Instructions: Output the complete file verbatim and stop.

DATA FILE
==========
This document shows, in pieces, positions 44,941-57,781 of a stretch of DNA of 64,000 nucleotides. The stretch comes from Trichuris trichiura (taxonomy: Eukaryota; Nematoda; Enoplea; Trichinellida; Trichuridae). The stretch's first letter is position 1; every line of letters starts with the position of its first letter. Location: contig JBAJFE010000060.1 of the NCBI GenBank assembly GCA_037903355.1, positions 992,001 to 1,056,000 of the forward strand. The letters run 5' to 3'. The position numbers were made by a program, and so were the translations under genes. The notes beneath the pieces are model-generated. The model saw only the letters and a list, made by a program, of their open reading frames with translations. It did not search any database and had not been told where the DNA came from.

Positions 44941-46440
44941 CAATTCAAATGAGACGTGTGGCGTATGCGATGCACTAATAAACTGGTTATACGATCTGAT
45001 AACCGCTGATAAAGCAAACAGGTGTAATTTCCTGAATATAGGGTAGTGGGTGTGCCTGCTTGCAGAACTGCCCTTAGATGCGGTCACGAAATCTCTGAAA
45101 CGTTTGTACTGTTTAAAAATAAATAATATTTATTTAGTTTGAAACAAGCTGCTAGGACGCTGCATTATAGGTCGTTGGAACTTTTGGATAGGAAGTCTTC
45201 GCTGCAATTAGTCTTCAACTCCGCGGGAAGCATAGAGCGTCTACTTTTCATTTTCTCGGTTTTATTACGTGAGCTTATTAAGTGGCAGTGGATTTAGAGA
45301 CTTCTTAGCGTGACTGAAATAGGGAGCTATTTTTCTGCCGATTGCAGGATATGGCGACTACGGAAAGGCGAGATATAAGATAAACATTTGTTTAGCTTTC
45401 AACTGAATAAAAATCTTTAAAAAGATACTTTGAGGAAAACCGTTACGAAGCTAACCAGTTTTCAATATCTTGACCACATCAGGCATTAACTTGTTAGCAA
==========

This document shows, in pieces, positions 44,941-57,781 of a stretch of DNA of 64,000 nucleotides. The stretch comes from Trichuris trichiura (taxonomy: Eukaryota; Nematoda; Enoplea; Trichinellida; Trichuridae). The stretch's first letter is position 1; every line of letters starts with the position of its first letter. Location: contig JBAJFE010000060.1 of the NCBI GenBank assembly GCA_037903355.1, positions 992,001 to 1,056,000 of the forward strand. The letters run 5' to 3'. The position numbers were made by a program, and so were the translations under genes. The notes beneath the pieces are model-generated. The model saw only the letters and a list, made by a program, of their open reading frames with translations. It did not search any database and had not been told where the DNA came from.

Positions 44941-46440
44941 CAATTCAAATGAGACGTGTGGCGTATGCGATGCACTAATAAACTGGTTATACGATCTGAT
45001 AACCGCTGATAAAGCAAACAGGTGTAATTTCCTGAATATAGGGTAGTGGGTGTGCCTGCTTGCAGAACTGCCCTTAGATGCGGTCACGAAATCTCTGAAA
45101 CGTTTGTACTGTTTAAAAATAAATAATATTTATTTAGTTTGAAACAAGCTGCTAGGACGCTGCATTATAGGTCGTTGGAACTTTTGGATAGGAAGTCTTC
45201 GCTGCAATTAGTCTTCAACTCCGCGGGAAGCATAGAGCGTCTACTTTTCATTTTCTCGGTTTTATTACGTGAGCTTATTAAGTGGCAGTGGATTTAGAGA
45301 CTTCTTAGCGTGACTGAAATAGGGAGCTATTTTTCTGCCGATTGCAGGATATGGCGACTACGGAAAGGCGAGATATAAGATAAACATTTGTTTAGCTTTC
45401 AACTGAATAAAAATCTTTAAAAAGATACTTTGAGGAAAACCGTTACGAAGCTAACCAGTTTTCAATATCTTGACCACATCAGGCATTAACTTGTTAGCAA